Something just doesn't pass the smell test on this. Folks, this is going to cost us a arm and a leg for less care. I'm worried about the future for our kids. Somebody has to pay for this and it's gonna come down to the middle class folks who work and sweat everyday. I agree with CaptD- who decides what works and what doesn't work. The Supreme Court may have give us their verdict but the verdict on this one is far from being reached.
Different people are affected by medical treatment in different ways, yet unsaid in the above ruling is allowing for wide treatment "latitude" to be considered... A great example is how some folks react to additional physical therapy while others do not, who gets to make the decision and what hoops will patients have to jump through to get the treatment they really need vs "average health care"?
First the number of legitimate malpractice cases that are brought forth are only the tip of an iceberg of what is Really out there ( this information came from a the Maine PA Meeting a few years ago Secondly studies show awards have not gone up. Take for instance in Caifornia from 1991 - 2001 awards went from 600,000 to approximatley 700,000 this fact is from research in the 2001 presidential election when the VP candidate was John Edwards. So no your malpractice. info IS ALL WRONG get your facts straight.
The Massachusetts health care act as implemented by Deval Patrick is a shadow of what Romney signed in 2006. The Democrat majority that has held the state house for decades worked with Democrat Patrick to expand the plans coverage far beyond what Romney had mapped out. To the point where health care is almost 1/3 of the state budget. The program has been kept afloat by billions in federal subsidies under the various stimulus plans. I have seen my health care premiums go up the following since the health care law was passed because of expensive mandates the working class must cover. 2007 - 28 percent, 2009 - 26, 2010 - 31, 2011- 18, 2012 - 14. I had seen a grand total of a 7 percent increase across the previous 10 years before the law. My co-pays have gone up from $10 to $20. I now have to pay an additional state mandated co-pay for any diagnostic visit. There are additional specific co-pays that only apply to tests for women. The state has 40,000 less doctors today than it did in April of 2006 when the law was signed. Older doctors are retiring early because the state is reimbursing them so little for state insured patients they are losing money. Younger doctors taught in Massachusetts schools are leaving the state in droves. Every hospital in the state is short doctors which is driving up saleries, which further drives up costs. 6 non-profit hospitals had to sell out to a for profit company after they went bankrupt waiting on $120 million in state health care reimbursements that were with held because the state was too broke to pay them. Another 5 local hospitals are on the brink of bankruptcy while a lawsuit against the state over missed state care reimbursements flounders in the court system. I guess coverage for all means never getting paid. The cost of malpractice insurance has skyrocketed because doctors have strict limits on diagnostic tests that they can run. There is a growing shortage of trained therapists because they are also leaving the state in droves. It can be as long as 3 weeks from when you have surgery until you can start therapy because of the shortage. I hope those of you who support this looming national nightmare are happy when the s*#t hits the fan.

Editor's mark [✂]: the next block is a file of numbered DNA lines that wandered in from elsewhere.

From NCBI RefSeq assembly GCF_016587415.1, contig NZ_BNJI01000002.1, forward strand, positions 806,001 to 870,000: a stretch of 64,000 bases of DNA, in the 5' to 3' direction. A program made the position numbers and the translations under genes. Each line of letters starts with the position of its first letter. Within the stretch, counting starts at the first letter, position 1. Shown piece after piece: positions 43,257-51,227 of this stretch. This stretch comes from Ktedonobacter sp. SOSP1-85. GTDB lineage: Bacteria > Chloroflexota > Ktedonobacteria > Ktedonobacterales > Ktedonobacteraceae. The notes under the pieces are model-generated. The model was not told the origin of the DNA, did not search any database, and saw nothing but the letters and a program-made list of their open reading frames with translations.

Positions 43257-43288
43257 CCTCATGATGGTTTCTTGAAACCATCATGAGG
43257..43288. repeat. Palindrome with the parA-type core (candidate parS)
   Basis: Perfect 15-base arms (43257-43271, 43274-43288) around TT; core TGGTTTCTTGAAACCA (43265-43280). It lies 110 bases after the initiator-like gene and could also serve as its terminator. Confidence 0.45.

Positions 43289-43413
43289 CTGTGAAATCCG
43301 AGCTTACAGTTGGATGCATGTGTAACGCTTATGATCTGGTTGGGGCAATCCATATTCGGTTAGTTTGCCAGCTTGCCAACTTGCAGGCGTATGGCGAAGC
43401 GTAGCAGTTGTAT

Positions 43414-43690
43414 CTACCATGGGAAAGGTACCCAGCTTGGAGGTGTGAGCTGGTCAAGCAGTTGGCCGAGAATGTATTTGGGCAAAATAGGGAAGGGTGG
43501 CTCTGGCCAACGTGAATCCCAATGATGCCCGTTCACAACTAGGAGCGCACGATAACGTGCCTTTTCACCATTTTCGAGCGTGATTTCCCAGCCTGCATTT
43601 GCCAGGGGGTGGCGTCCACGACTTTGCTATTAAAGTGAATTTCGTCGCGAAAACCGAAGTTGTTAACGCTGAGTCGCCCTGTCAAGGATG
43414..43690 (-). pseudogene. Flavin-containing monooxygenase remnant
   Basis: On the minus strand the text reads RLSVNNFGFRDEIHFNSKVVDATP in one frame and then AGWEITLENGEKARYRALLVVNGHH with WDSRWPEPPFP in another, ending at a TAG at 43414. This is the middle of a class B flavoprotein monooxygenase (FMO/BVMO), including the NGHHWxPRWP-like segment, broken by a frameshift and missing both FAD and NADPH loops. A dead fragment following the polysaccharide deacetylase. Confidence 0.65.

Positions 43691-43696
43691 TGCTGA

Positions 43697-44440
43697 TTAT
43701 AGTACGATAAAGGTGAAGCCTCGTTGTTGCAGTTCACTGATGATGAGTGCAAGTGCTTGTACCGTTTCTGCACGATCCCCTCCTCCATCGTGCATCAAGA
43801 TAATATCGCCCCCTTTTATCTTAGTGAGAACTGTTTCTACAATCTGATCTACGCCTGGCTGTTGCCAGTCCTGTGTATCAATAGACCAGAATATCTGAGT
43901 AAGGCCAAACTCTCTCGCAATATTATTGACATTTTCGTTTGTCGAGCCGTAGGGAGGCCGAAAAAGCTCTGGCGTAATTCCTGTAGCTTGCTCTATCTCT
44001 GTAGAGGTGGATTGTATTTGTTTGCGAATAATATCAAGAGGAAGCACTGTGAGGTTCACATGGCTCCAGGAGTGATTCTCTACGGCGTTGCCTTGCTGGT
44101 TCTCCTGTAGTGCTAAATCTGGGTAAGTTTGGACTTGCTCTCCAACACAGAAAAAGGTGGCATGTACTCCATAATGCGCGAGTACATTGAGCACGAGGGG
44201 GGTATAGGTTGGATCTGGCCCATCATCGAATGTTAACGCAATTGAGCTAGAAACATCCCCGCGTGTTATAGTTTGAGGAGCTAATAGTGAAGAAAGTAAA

Risks are substantially higher in MA because of the state mandated testing limitations placed on doctors treating people covered by state funded plans. So here is the bases of the mess. State reimbursements rates to doctors and hospitals have dropped since 2006.. State reimbursements have been criminally slow to the point of driving hospitals and doctors out of business. Those same doctors that are getting paid less are paying higher malpractice rates because the threat of suits is higher because state insured patients are not getting the testing they feel they are entitled to because of state mandated limitations on testing. Another huge issue that was not resolved we the excessive burden on emergency rooms. Low income people covered by state funded plans have long felt entitled to walk into ERs demanding routine care as vaccinations, annual physicals and the like. One of the main goals of the reform was to get uninsured and state insured people out of the ERs and into primary care offices. Instead they have expanded the number of people who now show up in the ER waving their state insurance card demanding to see THEIR doctor because they have a sore throat. One hospitals attempt at setting up a nearby walk in clinic to take such patients was met with howls of racism and other such nonsense when it was reported they were shuttling routine care patients from the ER down to the clinic. They were forced to abandon the program. When it comes to Massachusetts health care and the impact of the 2006 health care reform, I know what I am talking about because I live with it. Maine and California are another story.